"When people got excited about it, it was available immediately for them to buy," Humphries says, "which I think worked out because people could actually act on that excitement and curiosity."

That first run was limited to 300 hard copies, available only at nine comic book shops and via mail order. It sold out in nine hours. A second print run sold out a week later. Altogether, Humphries went through four printings on his own before Image issued the book a fifth time. When Marvel caught wind of the book and contacted Humphries about working with the venerable comic book publisher, he was shocked.

"I really didn't think it was going to be the dog-sex book that did it," he says. "I thought it would be something more conventional, like Sacrifice, perhaps."

Sacrifice, an adventure in the Aztec world, complete with a nod to Joy Division.
Sacrifice, an adventure in the Aztec world, complete with a nod to Joy Division.
Image courtesy of Sam Humphries

Sacrifice, which followed Our Love Is Real, is the title that Humphries has been working on the longest. The story, about a guy sucked into the Aztec world, stems from Humphries' long-running fascination with Aztec culture and history. He began studying the civilization 10 years ago, learning about their poetry, military and even their food. Six years later, he started formulating Sacrifice, but the series didn't come together until 2011. The first issue came out last December.

While Humphries' first two creator-owned comics were self-published, at least at first, this won't be the case for forthcoming series Higher Earth, which was picked up by Boom! Studios. The series takes place in a universe where there are numerous alternate versions of Earth, each one accessible for travelers. The multiple, vastly different incarnations of the planet are conquered by Higher Earth. Amidst this complex system of Earths, two people meet and bond over revenge. It's a complex story for the writer.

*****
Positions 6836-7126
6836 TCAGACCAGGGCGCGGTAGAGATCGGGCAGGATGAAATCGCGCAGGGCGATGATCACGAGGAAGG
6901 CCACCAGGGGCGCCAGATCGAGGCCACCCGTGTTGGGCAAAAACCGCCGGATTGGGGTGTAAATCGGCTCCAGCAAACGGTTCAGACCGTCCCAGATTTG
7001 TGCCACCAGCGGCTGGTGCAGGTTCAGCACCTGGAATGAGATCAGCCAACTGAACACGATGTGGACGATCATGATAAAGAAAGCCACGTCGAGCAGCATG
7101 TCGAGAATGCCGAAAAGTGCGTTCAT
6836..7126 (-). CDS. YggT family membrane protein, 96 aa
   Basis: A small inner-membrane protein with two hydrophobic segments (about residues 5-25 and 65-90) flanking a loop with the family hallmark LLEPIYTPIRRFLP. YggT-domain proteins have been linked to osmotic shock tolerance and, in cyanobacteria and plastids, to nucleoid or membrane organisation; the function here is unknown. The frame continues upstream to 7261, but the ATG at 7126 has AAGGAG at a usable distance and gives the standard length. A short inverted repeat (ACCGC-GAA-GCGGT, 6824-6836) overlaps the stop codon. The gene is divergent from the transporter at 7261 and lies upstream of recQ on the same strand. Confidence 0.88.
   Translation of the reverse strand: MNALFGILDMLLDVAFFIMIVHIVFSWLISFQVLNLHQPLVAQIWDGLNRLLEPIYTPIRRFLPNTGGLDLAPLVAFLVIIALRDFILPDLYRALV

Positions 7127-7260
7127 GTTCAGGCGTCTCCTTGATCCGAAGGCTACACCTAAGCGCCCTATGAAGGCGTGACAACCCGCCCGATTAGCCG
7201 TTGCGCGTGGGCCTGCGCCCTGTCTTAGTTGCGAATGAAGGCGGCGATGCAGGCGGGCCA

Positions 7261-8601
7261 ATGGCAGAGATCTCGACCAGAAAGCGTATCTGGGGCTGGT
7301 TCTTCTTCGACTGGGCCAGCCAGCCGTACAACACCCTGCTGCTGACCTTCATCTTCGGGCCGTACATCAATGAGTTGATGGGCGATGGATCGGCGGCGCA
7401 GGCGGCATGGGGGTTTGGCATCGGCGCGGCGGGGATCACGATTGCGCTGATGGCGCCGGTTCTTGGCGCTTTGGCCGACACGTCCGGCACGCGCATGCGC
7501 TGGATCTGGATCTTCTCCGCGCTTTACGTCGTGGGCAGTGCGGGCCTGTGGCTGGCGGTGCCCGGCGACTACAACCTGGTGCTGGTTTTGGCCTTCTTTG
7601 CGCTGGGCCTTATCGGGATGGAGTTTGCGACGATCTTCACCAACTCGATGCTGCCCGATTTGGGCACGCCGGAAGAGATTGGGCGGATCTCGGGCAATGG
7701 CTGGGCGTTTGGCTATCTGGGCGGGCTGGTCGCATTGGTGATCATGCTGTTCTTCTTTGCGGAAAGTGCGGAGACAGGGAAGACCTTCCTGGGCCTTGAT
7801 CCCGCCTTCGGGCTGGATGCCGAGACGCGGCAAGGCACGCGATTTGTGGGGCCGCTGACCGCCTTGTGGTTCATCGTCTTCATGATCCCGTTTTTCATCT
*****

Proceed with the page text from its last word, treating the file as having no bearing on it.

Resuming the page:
"Every character in this story ... has such a different frame of reference," he explains. "When you think about it that way, it triggers such a conceptual link your brain that it can take a while to get in and out of [the story]."

But he's balancing the intensity of Higher Earth with a good dose of fun. Humphries is also working on the undead fandom comedy Fanboys vs. Zombies. In the new series, zombies will attempt their takeover at San Diego Comic-Con in what Humphries describes as a "steel-and-glass hothouse on the edge of the ocean in San Diego."

"It's a natural place for humanity to survive a zombie infestation," he says. "You've basically got 165,000 of the most qualified zombie hunters in America all together in the same place."

At SDCC, Humphries says, you have people who have long been schooled in how to survive the zombie apocalypse. More importantly, though, "They've had their battle reflexes sharpened in the fire of multiplayer video games."

Between his numerous, and varied, projects, Humphries is establishing himself as one of the most eclectic writers in the field. It's a lot of work, but well worth it. As he says, "Some of these opportunities may never come again."